Today is the 50th anniversary of the most memorable and most quoted inaugural address of the 20th century. On this day in 1961, 43-year-old John F. Kennedy was sworn in as president.
The actual drafting of Kennedy’s speech did not get under way until the week before it was due. According to Theodore Sorenson, the president’s speechwriter, Kennedy was worried that his farewell speech to Massachusetts, in an address to the state legislature, had pre-empted some of his best material.
In reading early drafts of the inaugural address, Kennedy suggested dropping references to domestic matters altogether and toned down the partisanship, saying it sounded too much like the campaign. He also wanted it to be the shortest inaugural address in the 20th century. “It’s more effective that way,” Kennedy said, “and I don’t want people to think I’m a windbag.”
The speech itself is exquisite: eloquent and stirring; compact; beautifully balanced; filled with vivid, memorable lines; an address that perfectly captured the spirit of the postwar generation in politics.
In putting America’s struggle within a larger context, Kennedy, early in the speech, articulated its philosophical underpinning: “For I have sworn before you and Almighty God the same solemn oath our forebears prescribed nearly a century and three-quarters ago,” JFK said. “The world is very different now. For man holds in his mortal hands the power to abolish all forms of human poverty and all forms of human life. And yet the same revolutionary beliefs for which our forebears fought are still at issue around the globe — the belief that the rights of man come not from the generosity of the state, but from the hand of God.”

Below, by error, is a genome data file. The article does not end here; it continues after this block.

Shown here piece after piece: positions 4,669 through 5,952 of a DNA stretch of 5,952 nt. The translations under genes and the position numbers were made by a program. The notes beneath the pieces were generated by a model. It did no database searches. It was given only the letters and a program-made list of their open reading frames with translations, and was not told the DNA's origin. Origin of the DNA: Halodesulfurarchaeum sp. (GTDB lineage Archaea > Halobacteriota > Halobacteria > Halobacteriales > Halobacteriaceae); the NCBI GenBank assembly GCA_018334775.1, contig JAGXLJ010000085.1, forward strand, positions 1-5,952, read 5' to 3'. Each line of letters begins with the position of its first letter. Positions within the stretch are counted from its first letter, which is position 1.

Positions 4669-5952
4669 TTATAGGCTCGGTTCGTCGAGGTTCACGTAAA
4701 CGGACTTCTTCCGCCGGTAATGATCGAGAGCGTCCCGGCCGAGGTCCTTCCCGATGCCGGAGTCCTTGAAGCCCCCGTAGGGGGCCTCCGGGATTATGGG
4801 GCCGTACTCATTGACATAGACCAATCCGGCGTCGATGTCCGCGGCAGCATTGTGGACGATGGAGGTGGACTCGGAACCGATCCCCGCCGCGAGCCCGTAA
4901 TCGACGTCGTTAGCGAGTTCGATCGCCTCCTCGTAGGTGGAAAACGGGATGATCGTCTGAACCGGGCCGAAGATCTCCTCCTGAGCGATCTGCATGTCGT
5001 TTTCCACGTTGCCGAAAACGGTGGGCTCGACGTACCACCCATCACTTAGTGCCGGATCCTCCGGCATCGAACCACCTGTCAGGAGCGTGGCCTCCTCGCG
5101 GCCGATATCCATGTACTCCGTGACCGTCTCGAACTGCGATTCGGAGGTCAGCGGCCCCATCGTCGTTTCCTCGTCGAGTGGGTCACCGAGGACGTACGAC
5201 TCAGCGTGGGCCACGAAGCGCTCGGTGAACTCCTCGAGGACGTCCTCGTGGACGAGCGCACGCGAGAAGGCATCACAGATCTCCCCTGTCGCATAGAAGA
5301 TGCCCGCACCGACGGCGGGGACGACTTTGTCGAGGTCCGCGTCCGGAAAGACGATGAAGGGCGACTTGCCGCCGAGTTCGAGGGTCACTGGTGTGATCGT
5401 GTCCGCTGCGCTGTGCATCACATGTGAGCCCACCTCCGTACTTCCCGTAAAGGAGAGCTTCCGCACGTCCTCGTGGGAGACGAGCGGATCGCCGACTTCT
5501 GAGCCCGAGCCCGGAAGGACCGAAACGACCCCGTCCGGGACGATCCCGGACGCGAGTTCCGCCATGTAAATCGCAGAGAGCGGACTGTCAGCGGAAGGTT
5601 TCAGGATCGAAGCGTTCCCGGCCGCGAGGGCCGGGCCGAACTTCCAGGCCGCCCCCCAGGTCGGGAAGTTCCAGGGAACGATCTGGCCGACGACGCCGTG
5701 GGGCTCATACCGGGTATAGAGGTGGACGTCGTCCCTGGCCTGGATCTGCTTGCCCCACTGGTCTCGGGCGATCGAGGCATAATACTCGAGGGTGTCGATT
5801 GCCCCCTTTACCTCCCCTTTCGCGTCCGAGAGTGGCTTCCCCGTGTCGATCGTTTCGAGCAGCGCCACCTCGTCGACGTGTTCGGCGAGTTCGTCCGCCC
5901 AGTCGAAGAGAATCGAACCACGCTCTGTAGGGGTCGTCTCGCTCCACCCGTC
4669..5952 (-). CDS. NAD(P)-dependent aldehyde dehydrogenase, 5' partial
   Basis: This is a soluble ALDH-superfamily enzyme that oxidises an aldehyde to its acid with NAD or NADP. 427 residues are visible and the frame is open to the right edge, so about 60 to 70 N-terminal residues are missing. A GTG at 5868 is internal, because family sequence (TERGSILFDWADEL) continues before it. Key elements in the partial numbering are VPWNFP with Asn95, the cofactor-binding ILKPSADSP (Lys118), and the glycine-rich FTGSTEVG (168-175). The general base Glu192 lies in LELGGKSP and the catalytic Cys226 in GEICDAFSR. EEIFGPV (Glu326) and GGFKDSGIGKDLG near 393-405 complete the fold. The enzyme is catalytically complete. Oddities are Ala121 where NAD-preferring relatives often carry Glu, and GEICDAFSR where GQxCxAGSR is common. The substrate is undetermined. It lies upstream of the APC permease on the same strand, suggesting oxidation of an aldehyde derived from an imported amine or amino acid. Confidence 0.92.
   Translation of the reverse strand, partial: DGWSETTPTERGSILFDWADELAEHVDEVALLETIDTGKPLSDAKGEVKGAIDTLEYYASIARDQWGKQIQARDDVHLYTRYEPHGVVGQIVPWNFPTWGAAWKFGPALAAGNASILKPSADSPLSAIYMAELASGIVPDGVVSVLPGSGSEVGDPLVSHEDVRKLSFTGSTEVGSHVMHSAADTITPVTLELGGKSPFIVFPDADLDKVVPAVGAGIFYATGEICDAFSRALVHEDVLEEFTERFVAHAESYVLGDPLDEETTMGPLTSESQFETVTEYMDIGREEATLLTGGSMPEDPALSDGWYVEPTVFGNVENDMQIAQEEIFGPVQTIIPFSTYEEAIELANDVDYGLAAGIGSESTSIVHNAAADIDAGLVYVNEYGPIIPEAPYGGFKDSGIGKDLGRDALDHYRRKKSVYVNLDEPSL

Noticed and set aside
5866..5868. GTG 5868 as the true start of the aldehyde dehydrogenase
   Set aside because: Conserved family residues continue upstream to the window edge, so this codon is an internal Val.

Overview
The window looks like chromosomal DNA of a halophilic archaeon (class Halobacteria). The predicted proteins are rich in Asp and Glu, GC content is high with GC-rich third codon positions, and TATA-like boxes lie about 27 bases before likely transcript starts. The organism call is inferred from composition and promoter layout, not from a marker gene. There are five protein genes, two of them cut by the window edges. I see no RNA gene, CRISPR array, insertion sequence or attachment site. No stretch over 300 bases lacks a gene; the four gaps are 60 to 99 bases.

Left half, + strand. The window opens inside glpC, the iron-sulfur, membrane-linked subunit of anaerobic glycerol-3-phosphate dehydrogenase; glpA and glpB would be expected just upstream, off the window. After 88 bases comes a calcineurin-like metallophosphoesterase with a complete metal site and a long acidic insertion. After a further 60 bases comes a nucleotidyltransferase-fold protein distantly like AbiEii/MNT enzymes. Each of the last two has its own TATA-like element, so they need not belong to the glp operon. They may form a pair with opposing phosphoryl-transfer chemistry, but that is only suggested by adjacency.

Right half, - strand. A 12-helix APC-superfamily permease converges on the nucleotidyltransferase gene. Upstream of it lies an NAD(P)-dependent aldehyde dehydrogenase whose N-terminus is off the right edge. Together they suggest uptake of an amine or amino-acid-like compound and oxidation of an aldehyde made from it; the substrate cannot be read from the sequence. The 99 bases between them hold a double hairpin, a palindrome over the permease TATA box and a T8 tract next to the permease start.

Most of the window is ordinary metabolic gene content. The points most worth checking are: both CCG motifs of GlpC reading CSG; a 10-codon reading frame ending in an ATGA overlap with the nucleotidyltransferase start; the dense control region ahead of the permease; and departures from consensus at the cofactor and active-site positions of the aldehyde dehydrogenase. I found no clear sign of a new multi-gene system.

I was not yet born when Kennedy delivered his address. But as a young man in college in the 1980s, I would journey to the University of Washington’s Suzzallo Library and listen to the speech so often that I eventually memorized every word. Like so many other people of my generation and from an earlier generation, the Kennedy presidency — and the Kennedy rhetoric – deepened my interest in both politics and the power and importance of words.
Do yourself a favor today and set aside a few minutes to read one of the most beautifully crafted speeches in American history.